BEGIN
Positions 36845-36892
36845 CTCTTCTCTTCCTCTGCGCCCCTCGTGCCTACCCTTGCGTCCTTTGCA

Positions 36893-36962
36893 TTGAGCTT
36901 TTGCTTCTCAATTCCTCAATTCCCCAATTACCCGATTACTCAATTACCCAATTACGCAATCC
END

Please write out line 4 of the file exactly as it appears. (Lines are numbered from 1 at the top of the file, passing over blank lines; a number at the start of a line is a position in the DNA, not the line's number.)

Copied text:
36893 TTGAGCTT